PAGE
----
Then there was the case of Judge Steven Kirkland who found that attorney George Fleming had overcharged clients by $13M and ordered him to pay the money back! Unsurprisingly, Mr Fleming appealed but he also recruited challengers to run against Judge Kirkland and funnelled tens of thousands of dollars into their campaign funds. Judge Kirkland lost the election. He then decided to contest another election to become a judge again. This time, Mr Fleming lavished $90,000 on Kirkland’s opponent.
If you were a judge faced with a difficult case and you know that if you go one way you might be attacked in such a way that you lose your job, I don’t believe you can honestly say that wouldn’t play on your mind as you reached your decision.
There’s another side to this as well. The use of mudslinging tactics is becoming more prevalent in US judicial elections and no doubt would do here as well. Judge Kirkland was criticised because he had previous convictions for drink driving at a time when he was an alcoholic. Relevant? Maybe, but the convictions and drink problems were both over thirty years old and I’ve seen no suggestion they had any impact on his ability to carry out his job as a judge. Other attacks on judges have included:
1. Justice Robin Hudson faced a campaign claiming she “side with child predators”;
2. Bridget McCormack was accused of helping to free a terrorist;
3. David Prosser was accused of protecting sex offenders not children;
4. Judge Prosser was also accused of calling another judge a “total bitch”;
5. Justice Janet Stumbo was on the receiving end of a campaign video that used mug shots of two black criminals set against pictures of (seemingly irrelevant to the ad) pregnant white women to suggest that Stumbo sides with criminals – or possibly that she sides with black criminal against white victims, you decide that one;
Ignore for a moment whether the claims made in these attacks are true or false and think instead of the impression they give people in the street of the judiciary. When judges are throwing insults at each other and undermining other’s court decisions the only possible outcome is that the average person on the street will see judges as just another type of politician and their respect for judicial office holders will decline and with it will go confidence in the justice system.
Once judges are seen as just another breed of politician who are influenced by their financial backers and cowed by fear of their opponents then people who need the law are less likely to go to law because they see that judges are not there to help them. This is bad for justice and bad for the rights of individuals.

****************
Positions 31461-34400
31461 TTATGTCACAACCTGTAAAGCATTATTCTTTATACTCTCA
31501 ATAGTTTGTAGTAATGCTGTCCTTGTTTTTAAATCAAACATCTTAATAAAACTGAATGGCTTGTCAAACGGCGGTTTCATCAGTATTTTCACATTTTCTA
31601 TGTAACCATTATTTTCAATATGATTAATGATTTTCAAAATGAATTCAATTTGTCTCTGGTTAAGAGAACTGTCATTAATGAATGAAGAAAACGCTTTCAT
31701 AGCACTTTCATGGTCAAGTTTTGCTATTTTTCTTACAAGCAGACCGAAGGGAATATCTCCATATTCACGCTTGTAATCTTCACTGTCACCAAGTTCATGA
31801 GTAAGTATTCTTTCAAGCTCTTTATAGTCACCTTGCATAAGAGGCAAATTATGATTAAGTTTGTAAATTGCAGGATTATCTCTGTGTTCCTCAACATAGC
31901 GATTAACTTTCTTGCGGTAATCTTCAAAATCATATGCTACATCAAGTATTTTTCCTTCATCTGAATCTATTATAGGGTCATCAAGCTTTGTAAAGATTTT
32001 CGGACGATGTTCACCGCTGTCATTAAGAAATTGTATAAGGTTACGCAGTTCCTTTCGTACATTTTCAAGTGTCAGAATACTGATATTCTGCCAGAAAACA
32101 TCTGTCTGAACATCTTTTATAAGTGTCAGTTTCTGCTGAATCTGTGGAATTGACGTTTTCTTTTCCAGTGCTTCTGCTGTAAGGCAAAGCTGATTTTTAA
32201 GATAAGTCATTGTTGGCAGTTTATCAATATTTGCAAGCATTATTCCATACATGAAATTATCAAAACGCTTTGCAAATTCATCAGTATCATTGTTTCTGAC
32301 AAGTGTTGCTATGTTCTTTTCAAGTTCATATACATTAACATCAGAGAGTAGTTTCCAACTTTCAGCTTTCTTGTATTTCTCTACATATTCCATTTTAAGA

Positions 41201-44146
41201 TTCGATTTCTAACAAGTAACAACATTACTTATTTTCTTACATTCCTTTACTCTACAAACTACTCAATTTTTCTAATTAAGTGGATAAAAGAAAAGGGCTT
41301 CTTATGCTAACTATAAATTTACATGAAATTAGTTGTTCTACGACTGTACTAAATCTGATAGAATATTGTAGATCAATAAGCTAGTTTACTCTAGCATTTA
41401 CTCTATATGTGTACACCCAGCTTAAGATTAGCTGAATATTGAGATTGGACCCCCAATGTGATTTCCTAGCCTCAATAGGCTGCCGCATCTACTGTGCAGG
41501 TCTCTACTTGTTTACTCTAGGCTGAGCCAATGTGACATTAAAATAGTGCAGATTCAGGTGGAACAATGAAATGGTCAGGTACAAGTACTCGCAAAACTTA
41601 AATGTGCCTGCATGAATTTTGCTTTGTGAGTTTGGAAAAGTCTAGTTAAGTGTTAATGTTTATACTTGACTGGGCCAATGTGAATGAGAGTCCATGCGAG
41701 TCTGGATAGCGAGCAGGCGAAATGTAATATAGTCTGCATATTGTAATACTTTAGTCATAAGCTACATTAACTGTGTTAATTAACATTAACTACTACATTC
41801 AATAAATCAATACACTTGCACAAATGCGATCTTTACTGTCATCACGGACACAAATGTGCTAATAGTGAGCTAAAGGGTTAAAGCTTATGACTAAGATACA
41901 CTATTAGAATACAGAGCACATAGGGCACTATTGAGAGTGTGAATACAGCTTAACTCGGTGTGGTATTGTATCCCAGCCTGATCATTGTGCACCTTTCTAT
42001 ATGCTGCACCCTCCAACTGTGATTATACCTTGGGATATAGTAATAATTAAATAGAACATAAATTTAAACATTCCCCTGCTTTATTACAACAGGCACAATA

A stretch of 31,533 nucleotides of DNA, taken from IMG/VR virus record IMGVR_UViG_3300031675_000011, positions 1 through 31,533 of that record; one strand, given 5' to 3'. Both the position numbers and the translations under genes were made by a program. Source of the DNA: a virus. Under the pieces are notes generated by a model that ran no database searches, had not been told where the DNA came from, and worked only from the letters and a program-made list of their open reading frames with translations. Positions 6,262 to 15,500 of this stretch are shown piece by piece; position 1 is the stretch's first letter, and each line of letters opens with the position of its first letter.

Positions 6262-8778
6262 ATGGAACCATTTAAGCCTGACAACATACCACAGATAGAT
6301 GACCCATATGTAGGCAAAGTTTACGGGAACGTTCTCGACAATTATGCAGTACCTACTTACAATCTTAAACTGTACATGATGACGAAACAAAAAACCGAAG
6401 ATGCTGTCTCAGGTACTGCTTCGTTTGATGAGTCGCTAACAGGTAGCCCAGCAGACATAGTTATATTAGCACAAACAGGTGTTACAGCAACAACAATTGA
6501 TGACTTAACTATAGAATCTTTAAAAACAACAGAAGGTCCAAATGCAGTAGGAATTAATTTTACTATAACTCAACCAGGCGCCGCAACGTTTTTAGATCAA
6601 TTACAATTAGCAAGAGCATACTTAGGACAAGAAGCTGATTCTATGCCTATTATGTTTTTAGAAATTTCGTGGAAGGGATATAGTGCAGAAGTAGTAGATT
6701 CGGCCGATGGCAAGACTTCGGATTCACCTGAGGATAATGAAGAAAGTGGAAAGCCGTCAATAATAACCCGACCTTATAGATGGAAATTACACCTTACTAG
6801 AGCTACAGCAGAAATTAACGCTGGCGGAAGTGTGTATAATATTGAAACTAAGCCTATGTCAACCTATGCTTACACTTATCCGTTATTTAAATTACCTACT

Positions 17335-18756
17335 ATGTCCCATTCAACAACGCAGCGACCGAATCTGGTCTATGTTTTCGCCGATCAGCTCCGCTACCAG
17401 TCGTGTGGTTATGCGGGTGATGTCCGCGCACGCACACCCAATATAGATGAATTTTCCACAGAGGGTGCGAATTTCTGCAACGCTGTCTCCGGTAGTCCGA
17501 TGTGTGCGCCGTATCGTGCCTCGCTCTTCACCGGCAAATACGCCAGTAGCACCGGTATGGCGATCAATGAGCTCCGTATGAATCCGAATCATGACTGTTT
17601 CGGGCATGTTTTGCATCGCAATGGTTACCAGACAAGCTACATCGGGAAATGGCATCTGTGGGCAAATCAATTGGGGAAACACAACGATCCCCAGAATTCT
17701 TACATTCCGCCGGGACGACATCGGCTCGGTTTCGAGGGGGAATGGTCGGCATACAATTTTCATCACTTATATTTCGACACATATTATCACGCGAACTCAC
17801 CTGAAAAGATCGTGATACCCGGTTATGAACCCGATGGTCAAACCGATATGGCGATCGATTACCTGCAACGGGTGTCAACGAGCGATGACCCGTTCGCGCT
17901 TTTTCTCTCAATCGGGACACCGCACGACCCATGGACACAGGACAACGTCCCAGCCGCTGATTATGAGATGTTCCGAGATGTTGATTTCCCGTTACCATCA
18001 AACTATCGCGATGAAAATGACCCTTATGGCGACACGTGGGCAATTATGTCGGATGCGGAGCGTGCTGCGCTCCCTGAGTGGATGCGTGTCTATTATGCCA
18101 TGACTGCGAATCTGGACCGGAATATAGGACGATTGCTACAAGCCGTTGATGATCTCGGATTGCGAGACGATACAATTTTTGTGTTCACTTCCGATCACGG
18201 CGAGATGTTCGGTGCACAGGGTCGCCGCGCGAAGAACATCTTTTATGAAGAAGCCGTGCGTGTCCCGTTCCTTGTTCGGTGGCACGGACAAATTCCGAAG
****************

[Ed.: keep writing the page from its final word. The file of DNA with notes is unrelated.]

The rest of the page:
If judges are not only perceived as being unduly influenced by money and re-election, but actually are influenced by those things then it is inevitable that they will start making decisions to appease their backers and campaign groups who might fight against their re-election. In a fight between a wealthy employer known to be politically active and a wronged employee, who might the judge be inclined to side with I wonder?
Contrary to the claim of Mr Hannan, I think there is ample evidence that not only do elected judges not work well in the USA but that they can be detrimental to justice. Before I move on, I leave the last word on the topic of elected judges to Justice Don Willet, an elected judge of the Texas supreme court:
“I understand 100% the suspicion that donations drive decisions. That skepticism siphons public confidence, and that's toxic to the idea of an impartial, independent judiciary… I'd be shocked if people didn't look askance at such a flawed system. I do, too, having had close-up experience spanning several contested statewide races. Nothing would please me, or my wife, more than if my last election were my last election, and between now and 2018, Texans would opt for a smarter system.”
One final note on reform, because I am not opposed to reform of the judiciary. In fact, I have long thought that our system of choosing judges from barristers (and while solicitors can apply to be a judge, most judges are appointed from the ranks of the Bar). The skills needed to argue a case and be a good judge are not one and the same thing. Of course, there are overlaps, but being a great advocate does not mean you will be a fantastic judge. If our system were to be reformed, I would support a move to the French system of professional judges who actually go into their careers wanting to be judges and are trained to judge rather than being trained to talk.